I am not longing for a return to 1970, when both the Cowboys and Colts shut out their opponents (the Bengals and Lions) and a total of 88 points were scored by all teams in the four playoff games.  This weekend’s games were no doubt more entertaining than the Cowboys 5-0 victory over the Lions in 1970.  The rules have changed since 1970 to favor offenses in general and the passing game in particular.  If the best teams in each conference are unable to hold their opponents to under 28 points, perhaps the pendulum has swung too far in favor of NFL offenses.

How Much Parity is there in the NFL? Or Why have the Detroit Lions been such a Bad Team for so Long?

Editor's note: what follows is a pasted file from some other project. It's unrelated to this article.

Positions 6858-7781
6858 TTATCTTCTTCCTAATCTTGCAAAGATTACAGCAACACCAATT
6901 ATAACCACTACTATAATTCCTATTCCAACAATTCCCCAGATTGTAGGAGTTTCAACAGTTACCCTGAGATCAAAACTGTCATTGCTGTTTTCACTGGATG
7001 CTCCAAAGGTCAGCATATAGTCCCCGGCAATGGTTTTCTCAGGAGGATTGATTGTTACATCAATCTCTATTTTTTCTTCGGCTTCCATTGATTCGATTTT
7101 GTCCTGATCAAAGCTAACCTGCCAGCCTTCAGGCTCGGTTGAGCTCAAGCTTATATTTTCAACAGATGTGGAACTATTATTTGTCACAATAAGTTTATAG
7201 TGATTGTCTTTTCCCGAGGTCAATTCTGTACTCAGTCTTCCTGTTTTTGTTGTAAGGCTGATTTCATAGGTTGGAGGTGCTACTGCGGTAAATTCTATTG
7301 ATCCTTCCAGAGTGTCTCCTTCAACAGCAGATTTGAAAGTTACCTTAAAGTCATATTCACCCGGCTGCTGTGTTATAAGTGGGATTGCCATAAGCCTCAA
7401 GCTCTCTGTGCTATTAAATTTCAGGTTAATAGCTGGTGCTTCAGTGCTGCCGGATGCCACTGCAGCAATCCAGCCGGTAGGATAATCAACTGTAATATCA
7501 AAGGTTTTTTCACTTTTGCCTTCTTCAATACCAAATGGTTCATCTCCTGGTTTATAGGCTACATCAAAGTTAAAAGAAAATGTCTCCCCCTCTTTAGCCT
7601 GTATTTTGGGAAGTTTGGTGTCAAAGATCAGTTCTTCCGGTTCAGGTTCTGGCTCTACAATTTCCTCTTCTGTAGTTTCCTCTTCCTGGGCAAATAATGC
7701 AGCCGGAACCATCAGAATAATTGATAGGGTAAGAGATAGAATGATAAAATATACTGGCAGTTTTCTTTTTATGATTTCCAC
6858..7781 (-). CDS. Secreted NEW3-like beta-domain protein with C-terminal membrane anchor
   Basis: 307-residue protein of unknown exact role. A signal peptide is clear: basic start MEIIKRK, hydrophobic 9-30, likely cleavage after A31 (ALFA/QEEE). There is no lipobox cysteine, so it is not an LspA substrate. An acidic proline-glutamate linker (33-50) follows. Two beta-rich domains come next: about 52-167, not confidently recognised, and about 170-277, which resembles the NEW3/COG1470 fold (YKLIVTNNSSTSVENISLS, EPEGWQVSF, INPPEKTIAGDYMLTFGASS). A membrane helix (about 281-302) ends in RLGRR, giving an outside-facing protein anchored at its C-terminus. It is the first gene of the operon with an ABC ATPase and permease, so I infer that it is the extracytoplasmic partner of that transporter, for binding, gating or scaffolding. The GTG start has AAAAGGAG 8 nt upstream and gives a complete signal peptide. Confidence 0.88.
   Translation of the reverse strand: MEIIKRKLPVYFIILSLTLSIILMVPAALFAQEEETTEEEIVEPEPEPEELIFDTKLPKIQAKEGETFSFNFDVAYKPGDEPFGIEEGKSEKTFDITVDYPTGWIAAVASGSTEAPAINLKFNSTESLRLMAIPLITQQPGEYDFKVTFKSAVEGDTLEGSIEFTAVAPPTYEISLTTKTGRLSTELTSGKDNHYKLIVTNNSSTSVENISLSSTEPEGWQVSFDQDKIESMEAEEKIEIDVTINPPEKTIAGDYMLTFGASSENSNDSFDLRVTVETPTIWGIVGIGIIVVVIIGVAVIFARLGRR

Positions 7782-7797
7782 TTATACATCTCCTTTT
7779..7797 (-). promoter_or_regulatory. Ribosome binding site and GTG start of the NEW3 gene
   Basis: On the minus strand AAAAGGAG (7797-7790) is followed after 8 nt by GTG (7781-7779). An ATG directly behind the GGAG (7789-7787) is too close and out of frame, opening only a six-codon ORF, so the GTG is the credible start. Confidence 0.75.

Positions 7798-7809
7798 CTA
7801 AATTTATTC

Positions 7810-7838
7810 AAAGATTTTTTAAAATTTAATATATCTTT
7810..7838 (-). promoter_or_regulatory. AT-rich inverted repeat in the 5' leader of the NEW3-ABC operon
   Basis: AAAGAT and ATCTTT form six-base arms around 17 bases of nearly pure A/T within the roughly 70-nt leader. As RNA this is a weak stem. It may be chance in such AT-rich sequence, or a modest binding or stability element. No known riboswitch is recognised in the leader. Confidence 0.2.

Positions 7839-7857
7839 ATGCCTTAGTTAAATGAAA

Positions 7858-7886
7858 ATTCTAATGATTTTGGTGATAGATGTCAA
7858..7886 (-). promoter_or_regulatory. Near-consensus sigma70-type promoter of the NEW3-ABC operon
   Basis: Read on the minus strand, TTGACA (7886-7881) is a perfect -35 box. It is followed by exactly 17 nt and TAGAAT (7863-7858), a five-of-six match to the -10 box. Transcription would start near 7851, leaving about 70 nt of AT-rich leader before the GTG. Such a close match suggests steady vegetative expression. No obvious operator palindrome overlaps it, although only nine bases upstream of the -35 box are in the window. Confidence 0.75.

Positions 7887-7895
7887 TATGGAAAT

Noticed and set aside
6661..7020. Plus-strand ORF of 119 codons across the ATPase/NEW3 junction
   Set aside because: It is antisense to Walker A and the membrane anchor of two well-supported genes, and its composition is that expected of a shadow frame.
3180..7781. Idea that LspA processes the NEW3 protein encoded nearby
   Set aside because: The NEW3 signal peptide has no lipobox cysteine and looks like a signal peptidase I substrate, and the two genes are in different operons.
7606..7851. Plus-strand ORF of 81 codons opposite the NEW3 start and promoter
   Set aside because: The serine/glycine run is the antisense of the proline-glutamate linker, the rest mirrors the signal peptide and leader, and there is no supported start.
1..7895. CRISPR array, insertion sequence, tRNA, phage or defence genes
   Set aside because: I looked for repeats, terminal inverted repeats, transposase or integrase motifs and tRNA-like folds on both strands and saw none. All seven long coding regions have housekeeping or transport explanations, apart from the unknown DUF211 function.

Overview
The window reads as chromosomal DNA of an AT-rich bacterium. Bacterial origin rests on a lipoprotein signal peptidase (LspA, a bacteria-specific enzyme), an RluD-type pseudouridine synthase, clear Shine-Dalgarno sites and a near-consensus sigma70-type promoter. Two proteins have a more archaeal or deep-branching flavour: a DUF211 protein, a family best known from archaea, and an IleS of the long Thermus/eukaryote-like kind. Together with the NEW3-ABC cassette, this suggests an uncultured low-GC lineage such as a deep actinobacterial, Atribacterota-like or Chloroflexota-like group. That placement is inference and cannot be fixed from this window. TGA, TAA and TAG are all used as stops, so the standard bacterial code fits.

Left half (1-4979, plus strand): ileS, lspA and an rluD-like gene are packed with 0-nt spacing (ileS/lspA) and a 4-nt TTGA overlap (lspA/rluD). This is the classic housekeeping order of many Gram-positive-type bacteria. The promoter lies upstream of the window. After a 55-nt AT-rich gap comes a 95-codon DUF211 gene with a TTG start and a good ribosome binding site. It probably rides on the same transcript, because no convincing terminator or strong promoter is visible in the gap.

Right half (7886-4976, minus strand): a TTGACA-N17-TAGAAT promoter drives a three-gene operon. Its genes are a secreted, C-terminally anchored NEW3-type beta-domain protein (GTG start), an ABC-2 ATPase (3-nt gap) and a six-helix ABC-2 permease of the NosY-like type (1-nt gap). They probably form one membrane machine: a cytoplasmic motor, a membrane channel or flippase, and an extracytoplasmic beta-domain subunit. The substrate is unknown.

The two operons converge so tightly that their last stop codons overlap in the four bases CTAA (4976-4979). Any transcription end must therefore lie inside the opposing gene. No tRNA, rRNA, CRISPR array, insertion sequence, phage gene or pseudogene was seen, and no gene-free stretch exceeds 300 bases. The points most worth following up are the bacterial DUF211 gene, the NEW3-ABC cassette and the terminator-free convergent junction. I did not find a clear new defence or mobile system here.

The NFL Divisional playoff games are being played this weekend.  We are down to four teams out of 16 in each Conference.  This is the 43rd year of NFL playoffs in which there were Divisional playoffs leading to a Conference Championship game.  For 41 straight seasons, the “final four” in each Conference differed by at least one team from the previous year.  This year, for the first time, the four teams representing the AFC (Broncos, Patriots, Ravens and Texans) are the same ones that advanced to the AFC Divisional playoffs last year.   Every NFL franchise has advanced to the Divisional playoffs at least once since 1970.  These facts make it appear that there is tremendous parity in the NFL.  Despite the changes in the top four teams in each conference from one year to the next, there is no doubt that some franchises are much more successful than others.